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IATEFL Liverpool: Steven Bukin’s The Flipped Classroom – From Theory to Practice in ELT

06 Apr

Steven started off with references to a few resources to back up flipping the classroom: Jonathan Bergman’s Flip Your Classroom and the success of educator Salman Khan, who began by simply making educational videos for his nephew and has since gone on to speak around the world the Khan Academy that he created based on his success.

According to Steven and his resources, flipping the classroom can help struggling students with poor outcomes as well as overscheduled students who may have too many assignments.  He advanced the controversial idea that much of what we do in class leads only to superficial learning. By flipping the classroom, we can help deeper learning take place within our students.

‘Flipped classrooms’ are one of those buzz words of the moment. I didn’t know exactly what a flipped classroom was. I found out at the talk.

Did you know that the most common model for classrooms today—a teacher working on the same thing at the same time with a big group of students–dates to the 19th century industrial revolution, when society needed similarly-trained workers? Flipping speaks the language of today’s students, and even today’s teachers (Russell Stannard’s www.teachertrainingvideos.com anyone?) Steven also reassured us that flipping is rather easy to do given the right tools and a bit of training.

Benefits of flipping

Continuous enrolment greatly benefits from flipping. New students can catch up on what’s been done without the teacher having to repeat the same lessons.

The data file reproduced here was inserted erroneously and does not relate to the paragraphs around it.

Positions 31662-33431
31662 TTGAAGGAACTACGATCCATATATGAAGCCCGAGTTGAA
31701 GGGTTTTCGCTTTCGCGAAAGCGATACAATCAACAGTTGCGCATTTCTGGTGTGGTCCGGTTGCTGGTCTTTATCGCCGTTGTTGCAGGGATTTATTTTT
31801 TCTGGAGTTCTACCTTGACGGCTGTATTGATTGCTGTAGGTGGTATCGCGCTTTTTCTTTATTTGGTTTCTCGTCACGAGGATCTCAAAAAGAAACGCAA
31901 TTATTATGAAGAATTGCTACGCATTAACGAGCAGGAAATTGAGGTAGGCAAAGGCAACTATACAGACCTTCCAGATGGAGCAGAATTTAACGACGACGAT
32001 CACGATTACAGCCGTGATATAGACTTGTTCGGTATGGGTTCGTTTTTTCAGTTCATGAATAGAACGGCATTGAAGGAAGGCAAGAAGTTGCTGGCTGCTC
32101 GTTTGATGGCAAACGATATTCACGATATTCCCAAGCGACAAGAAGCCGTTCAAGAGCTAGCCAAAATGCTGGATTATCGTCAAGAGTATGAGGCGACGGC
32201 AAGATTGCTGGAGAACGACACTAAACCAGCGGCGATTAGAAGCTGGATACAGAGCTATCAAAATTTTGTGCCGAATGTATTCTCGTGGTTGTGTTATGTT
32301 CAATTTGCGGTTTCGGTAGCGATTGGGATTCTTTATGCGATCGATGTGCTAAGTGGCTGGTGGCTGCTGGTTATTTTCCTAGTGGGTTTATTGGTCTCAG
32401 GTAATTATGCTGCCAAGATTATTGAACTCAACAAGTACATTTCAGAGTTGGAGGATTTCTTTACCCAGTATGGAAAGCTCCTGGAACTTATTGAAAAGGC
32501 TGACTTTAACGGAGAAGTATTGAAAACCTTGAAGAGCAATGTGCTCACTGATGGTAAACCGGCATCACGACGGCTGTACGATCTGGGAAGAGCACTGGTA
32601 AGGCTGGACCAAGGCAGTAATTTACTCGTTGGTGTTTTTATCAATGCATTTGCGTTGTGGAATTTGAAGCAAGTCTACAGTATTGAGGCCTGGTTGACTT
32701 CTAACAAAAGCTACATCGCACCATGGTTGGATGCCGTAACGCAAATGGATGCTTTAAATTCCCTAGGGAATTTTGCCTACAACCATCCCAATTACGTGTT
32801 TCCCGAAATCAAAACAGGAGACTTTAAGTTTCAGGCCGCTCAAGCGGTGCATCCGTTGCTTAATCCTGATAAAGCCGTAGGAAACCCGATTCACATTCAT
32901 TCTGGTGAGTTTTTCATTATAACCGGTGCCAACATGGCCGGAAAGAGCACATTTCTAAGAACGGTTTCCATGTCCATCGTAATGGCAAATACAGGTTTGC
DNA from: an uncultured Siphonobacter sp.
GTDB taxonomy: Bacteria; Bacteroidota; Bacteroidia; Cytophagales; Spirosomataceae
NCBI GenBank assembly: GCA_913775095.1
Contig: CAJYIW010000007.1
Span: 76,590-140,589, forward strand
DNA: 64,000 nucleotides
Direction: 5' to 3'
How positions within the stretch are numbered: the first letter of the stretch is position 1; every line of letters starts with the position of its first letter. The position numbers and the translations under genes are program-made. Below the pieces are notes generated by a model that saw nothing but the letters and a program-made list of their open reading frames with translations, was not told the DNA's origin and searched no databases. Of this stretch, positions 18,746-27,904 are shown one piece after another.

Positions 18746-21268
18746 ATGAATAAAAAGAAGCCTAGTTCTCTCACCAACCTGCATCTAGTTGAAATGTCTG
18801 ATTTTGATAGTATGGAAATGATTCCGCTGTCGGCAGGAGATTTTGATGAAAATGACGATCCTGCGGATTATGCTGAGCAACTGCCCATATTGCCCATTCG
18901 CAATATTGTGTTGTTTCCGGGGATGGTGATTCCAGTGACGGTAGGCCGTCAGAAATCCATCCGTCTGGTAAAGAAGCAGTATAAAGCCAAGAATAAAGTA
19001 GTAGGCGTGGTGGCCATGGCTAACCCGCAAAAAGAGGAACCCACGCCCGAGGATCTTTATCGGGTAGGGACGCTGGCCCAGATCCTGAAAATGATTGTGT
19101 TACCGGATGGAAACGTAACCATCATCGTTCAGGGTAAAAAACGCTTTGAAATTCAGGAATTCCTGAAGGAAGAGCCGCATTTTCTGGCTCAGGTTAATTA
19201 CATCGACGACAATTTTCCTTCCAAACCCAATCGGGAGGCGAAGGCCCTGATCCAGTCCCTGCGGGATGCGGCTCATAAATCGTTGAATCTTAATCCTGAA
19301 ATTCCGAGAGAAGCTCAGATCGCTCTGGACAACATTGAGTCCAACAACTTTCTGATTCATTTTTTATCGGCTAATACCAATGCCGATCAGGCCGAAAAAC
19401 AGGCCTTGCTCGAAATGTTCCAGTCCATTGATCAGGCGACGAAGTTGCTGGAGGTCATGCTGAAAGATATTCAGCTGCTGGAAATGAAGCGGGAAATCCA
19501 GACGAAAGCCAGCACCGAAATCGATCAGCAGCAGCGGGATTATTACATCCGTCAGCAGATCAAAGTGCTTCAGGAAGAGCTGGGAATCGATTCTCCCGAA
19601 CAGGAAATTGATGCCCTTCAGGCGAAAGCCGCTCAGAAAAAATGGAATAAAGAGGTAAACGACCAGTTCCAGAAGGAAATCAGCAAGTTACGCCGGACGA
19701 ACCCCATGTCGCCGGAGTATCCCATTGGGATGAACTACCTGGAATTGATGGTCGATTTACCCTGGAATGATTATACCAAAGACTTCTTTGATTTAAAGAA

Flipping  supports differentiation as students can go through the lesson as much as they need.

Flipping  allows teachers to better support students in person in class rather than doing all the teaching and support in the class time slot.

Flipping provides ready-made review and consolidation as well as being student-centered because the students take responsibility for their learning.

Paid tools

  • Snagit
  • Camstasia

Free tools

  • Jing: free, web-based screen-capture , 5 min. per video, no webcam
  • Screencastomatic: free, web-based, with a webcam
  • Brainshark: free, web-based, 100mb limit, easy to use, upload many document types, no webcam
  • Present.me: 15-minute limit, 3 free videos per month, upload a power point to go with the webcam presentation

Flipping apps

Educreations: This free app is like the modern version of the etch-a-sketch. It’s multi-platform, meaning it is usable on a computer or on an iPad, for example. You can record the audio and write at the same time, then save the files and share them with students.

Explain everything: an incredibly powerful iPad app for creating visually interesting and animated lessons. You can cut and paste pics, manipulate and move them around for a fun lesson. Steven also suggested getting students to create lessons to share with their classmates.

He ended by saying that the video itself is not the important thing. What’s important is the time you free up for real interaction and connectivized (which I just invented—it’s as in connectivism– to avoid “connected” and its tech connotations) learning inside the classroom.

Also, he pointed out that it does seem to lead to better retention. The student can watch the video the night before the lesson, which gives more time to mull over the lesson and reflect on it. By slowing down the learning, it helps to speed up the acquisition. Yes, it will take a time investment on the part of the teacher, but the return on investment looks promising.

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